Earlier tonight, reports began rolling in of a serious breach in Google accounts security. Some sort of glitch has granted access to Webmaster Tools, Google Analytics and perhaps even more tools to users who previously had access, but then had that access revoked. Updated with statement from Google below.
This means that ex-employees or contractors which formerly had access to a site’s records, reports and tools that could affect its place on the web have suddenly had their access restored. This is an enormously dangerous situation, obviously, as there is no guarantee that those people won’t do something malicious with that access.
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You can see some evidence of the Webmaster Tools access on David Naylor’s blog here, where he demonstrates some of the things that could be done to his firm’s ex-clients. He has reported that he has access to Analytics too and that the issue has been going on for several hours at least, but we’ve been unable to corroborate any access to Analytics by anyone else.
You can see the Reverifications triggering here:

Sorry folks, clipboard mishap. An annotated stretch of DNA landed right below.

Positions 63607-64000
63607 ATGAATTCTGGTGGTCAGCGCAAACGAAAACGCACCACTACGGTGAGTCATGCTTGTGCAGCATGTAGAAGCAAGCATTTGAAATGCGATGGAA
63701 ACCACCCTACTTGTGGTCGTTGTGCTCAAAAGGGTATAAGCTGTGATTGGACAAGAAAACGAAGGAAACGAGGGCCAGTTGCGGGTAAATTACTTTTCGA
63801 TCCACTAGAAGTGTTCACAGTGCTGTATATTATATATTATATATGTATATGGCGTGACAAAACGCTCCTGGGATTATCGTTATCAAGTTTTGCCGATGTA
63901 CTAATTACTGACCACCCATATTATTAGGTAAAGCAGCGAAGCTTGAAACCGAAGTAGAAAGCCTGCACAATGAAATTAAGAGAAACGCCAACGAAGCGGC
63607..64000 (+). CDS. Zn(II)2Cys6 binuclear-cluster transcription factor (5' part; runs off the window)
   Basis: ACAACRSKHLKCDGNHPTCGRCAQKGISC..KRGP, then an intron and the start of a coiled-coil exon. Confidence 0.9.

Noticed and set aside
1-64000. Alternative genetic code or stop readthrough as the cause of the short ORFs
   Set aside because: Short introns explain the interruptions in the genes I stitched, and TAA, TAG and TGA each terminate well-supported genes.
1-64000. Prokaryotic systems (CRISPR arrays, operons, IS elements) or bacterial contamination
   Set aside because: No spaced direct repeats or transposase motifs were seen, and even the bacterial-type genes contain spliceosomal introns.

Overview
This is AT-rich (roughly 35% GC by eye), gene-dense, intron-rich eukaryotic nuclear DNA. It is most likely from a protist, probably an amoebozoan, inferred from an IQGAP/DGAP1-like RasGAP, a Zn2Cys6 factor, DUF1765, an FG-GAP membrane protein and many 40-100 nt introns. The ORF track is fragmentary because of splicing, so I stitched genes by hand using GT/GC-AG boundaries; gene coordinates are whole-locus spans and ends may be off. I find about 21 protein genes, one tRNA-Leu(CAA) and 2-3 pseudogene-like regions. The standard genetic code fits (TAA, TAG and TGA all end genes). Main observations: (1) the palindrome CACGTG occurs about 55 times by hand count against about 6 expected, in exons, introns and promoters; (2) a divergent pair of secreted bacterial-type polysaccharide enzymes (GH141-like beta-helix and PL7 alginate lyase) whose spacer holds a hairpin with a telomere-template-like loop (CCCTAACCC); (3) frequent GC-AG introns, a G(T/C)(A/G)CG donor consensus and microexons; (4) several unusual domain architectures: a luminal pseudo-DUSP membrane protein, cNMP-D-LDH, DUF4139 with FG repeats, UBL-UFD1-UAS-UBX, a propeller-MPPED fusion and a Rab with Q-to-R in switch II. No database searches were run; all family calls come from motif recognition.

We spoke to Dennis Goedegebuure from TheNextCorner.net and former Director of SEO at eBay about the issue. He noted that he had been granted access to eBay’s Webmaster Tools, though he left the company 15 months ago.
He has not accessed the account at all, as that would be improper, but there is no way to know whether every one of the accounts that have been reinstated with this glitch will belong to conscientious users like Naylor and Goedegebuure.
Here’s a screenshot of Goedegebuure’s access to the eBay account:
Currently, SEO blogs like State of Searchand SEO pros on Twitter are on fire with this issue. Many people are finding themselves suddenly in possession of access to accounts that they have no business being in charge of.
The things that could be accomplished with access to Webmaster Tools alone include some fairly scary stuff:
- Change preferred domain, redirecting to another site (
Imagine eBay suddenly being pointed to Amazon.com). As pointed out by Vanessa Fox in the comments below, this one wouldn’t be possible, but you could send it to one of your personal domains.
- Drop pages from the index, removing the homepage URL.
- Remove all sitemaps from the account.
- Remove all users access from the webmaster.
- Change parameter handling, and canonicalization.
There have also been reports that Google Talk contacts are reappearing as well. If you’re a site owner, you’re probably going to want to head into your WMT panel to delete those users. We have reached out to Google and they are looking into the issue.
Update: A Google spokesperson has given the following statement about the issue:
For several hours yesterday a small set of Webmaster Tools accounts were incorrectly re-verified for people who previously had access. We’ve reverted these accounts and are investigating ways to prevent this issue from recurring
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